A humorous and vivid collection of stories about the struggle for human connection by two-time Scotiabank Giller Prize nominee Russell Wangersky.
As entertaining as they are insightful, the stories in The Path of Most Resistance are anchored by the concept of passive aggression in our everyday lives: ordinary people who are quietly, desperately, and indirectly trying to impose their will on the uncaring world around them. From a woman who compulsively shops for luggage in order to sublimate her desire for a divorce to a senior citizen who tries to force his family to visit by refusing to eat, the characters in this collection try to change their lives through oblique resistance.
The Path of Most Resistance is an observant and compassionate look at the feelings of powerlessness that we all share, and will have readers silently cringing and nodding in recognition of their own bad behaviour.
About the author
Russell Wangerskyâ€™s most recent book, The Glass Harmonica, won the 2010 BMOWinterset Award and was longlisted for the Relit Awards. His previous book, Burning Down the House: Fighting Fires and Losing Myself won Canadaâ€™s largest non-fiction prize, the British Columbia National Award for Canadian Non-Fiction, the Rogers Communications Newfoundland and Labrador Non-Fiction Book Award and the Edna Staebler Award for Creative Non-Fiction. It was also a finalist for theWriterâ€™s Trust Non- Fiction Prize and was a Globe and Mail Top 100 selection in 2008. His 2006 short story collection The Hour of Bad Decisions was long-listed for the Scotiabank Giller Prize, and was shortlisted for the CommonwealthWriterâ€™s Prize, first book, Canada and the Caribbean. It was a Globe and Mail Top100 selection in 2006.Wangersky lives and works in St. Johnâ€™s, where he is an editor and columnist with the St. Johnâ€™s Telegram.
Wangersky is adept at creating crystalline moments in which events or lives change or reorganize themselves; rarely does he offer closure or pat solutions to the situations he imagines.
The Globe and Mail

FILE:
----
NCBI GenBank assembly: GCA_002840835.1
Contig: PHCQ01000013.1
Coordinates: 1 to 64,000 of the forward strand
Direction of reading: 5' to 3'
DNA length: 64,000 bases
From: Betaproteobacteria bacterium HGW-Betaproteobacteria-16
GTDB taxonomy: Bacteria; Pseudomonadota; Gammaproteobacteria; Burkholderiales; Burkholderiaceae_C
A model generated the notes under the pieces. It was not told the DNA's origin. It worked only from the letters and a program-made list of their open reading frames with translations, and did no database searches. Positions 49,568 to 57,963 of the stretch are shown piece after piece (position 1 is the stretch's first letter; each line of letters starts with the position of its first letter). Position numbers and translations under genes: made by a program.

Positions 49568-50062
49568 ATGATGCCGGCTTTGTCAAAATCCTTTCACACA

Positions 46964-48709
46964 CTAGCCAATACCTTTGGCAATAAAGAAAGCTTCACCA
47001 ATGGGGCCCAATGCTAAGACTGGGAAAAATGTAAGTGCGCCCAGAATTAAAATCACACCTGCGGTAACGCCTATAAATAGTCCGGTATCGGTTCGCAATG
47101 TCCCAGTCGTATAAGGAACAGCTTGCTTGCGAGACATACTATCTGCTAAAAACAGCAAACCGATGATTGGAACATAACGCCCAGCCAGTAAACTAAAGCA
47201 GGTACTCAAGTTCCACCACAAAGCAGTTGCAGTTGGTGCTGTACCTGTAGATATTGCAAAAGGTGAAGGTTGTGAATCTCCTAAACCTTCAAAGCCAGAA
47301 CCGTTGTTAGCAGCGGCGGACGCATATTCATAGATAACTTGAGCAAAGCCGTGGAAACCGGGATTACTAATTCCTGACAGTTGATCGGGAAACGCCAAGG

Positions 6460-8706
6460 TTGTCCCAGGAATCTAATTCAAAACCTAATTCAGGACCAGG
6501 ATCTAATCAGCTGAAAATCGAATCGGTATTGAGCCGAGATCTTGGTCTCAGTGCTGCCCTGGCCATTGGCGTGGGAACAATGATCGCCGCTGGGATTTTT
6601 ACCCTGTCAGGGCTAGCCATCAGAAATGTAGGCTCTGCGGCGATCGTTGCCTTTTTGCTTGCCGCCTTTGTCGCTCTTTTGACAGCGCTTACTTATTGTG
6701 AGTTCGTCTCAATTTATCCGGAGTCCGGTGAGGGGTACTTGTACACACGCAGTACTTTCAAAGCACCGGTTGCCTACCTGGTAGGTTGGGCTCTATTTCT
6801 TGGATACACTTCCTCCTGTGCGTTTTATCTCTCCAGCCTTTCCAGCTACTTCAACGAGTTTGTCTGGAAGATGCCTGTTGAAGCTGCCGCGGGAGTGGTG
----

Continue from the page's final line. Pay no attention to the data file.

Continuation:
Microcosm and macrocosm are laid bare in this collection of 12 rigorous stories by Wangersky (Walt), whose fiction has won an Independent Publisher Book Award and many other accolades…the [stories] endings hang suspended, almost magically, in the air and continue to do so in readers’ minds long after they have put the book down and gotten on with the minutiae of their own lives.
Wangersky eases languidly between action and imagination. Certain brief moments of memory and fantasy, a little like Richard Ford’s thoughtful, dreaming, disconnected men, suggest a different register of interest from the mostly unspectacular events the stories are about. Structurally, there’s great artistry in the way Wangersky is able to tell, somehow, two stories at the same time, the under-plot gradually easing the main plot out of sight. The stories are full of precise observations, small gifts of reality: the way damp in the air warns you of an approaching storm, a husband “sunk into his chair like a grounded ship.” It’s fine, detached, and subtle writing... At their peak, these stories have the strengths of the author’s finest work–the deeply unsettling spareness of Walt, the visceral insight of Burning Down the House.
Atlantic Books Today
Russell Wangersky affirms his position as one of the finest short-story writers currently working in this country . . . Wangersky has delivered a collection unified in its quality, but eclectic and surprising in the breadth of its styles, subjects, and techniques.
Quill and Quire
By tapping into the frustration that comes with being ignored or misunderstood, Wangersky is writing stories that speak to a very base emotion in all Canadians; we’re a more aggressive, competitive people than we like to think. But in The Path of Most Resistance, this is tempered by Wangersky’s humour and honest treatment of his characters – a group that readers will recognize in their friends and neighbours, people going about their lives, knowing that no matter the frustration, there’s nothing to do but keep on going.
The National Post